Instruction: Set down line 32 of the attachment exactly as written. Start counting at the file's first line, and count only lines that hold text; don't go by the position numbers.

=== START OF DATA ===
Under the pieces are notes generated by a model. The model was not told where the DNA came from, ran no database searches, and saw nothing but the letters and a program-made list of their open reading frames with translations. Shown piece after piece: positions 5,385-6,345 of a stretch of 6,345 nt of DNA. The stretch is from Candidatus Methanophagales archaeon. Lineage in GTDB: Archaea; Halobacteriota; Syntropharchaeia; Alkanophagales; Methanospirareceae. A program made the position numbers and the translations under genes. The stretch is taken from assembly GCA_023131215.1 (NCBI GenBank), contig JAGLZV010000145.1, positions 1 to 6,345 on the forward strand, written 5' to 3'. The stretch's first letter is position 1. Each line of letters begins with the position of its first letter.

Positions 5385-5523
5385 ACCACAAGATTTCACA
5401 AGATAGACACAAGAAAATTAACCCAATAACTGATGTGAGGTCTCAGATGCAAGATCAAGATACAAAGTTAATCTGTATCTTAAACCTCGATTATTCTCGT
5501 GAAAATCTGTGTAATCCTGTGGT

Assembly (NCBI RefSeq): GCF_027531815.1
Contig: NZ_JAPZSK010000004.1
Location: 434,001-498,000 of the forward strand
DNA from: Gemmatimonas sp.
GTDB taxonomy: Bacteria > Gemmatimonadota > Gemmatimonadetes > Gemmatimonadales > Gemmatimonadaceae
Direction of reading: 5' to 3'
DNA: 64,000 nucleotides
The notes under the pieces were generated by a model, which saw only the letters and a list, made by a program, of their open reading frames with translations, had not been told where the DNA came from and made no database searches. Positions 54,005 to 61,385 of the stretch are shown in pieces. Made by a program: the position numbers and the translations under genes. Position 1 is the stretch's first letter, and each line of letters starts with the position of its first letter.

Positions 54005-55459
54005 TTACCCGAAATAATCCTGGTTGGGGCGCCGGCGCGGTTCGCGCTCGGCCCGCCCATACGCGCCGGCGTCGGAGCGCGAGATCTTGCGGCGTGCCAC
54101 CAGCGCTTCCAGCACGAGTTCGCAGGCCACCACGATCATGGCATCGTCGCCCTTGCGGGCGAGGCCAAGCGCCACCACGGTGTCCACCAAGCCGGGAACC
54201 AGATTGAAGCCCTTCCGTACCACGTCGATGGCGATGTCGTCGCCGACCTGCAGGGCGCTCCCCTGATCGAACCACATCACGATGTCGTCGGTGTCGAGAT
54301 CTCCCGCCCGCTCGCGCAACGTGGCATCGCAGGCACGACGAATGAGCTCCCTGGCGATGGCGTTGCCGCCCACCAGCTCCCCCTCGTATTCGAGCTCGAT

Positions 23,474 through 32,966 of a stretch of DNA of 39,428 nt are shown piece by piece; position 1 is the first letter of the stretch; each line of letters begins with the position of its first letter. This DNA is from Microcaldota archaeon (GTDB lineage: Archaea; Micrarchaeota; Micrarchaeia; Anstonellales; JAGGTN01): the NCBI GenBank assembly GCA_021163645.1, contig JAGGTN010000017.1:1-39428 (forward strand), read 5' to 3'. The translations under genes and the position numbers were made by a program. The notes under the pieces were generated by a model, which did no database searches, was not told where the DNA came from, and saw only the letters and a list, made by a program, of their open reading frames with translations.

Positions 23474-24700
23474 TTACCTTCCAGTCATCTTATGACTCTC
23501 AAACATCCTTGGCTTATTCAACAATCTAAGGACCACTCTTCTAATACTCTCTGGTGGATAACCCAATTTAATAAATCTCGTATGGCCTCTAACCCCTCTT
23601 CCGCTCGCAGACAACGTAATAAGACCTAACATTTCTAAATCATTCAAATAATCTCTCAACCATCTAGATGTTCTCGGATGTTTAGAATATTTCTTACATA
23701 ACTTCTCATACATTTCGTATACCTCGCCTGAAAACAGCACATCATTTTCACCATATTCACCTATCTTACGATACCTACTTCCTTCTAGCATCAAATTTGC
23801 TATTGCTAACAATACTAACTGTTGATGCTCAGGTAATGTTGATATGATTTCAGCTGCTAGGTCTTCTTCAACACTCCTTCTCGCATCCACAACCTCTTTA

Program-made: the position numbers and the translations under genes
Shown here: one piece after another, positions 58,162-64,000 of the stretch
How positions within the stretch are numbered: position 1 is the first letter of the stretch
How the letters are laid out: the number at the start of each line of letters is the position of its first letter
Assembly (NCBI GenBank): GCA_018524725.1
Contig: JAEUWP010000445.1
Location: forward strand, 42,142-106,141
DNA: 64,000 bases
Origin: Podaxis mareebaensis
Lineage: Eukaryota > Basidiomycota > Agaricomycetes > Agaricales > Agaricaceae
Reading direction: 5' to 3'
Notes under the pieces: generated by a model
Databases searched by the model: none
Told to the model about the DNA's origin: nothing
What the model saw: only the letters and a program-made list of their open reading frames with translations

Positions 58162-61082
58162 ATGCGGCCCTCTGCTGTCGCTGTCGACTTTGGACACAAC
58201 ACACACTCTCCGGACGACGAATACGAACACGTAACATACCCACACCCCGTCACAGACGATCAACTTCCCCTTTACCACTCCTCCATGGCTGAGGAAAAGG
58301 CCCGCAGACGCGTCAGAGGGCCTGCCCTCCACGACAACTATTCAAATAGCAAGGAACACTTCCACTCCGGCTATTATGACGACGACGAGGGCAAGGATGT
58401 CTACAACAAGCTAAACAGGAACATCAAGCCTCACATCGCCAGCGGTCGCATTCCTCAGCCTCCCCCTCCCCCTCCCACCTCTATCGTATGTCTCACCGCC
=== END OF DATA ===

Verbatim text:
Location: forward strand, 42,142-106,141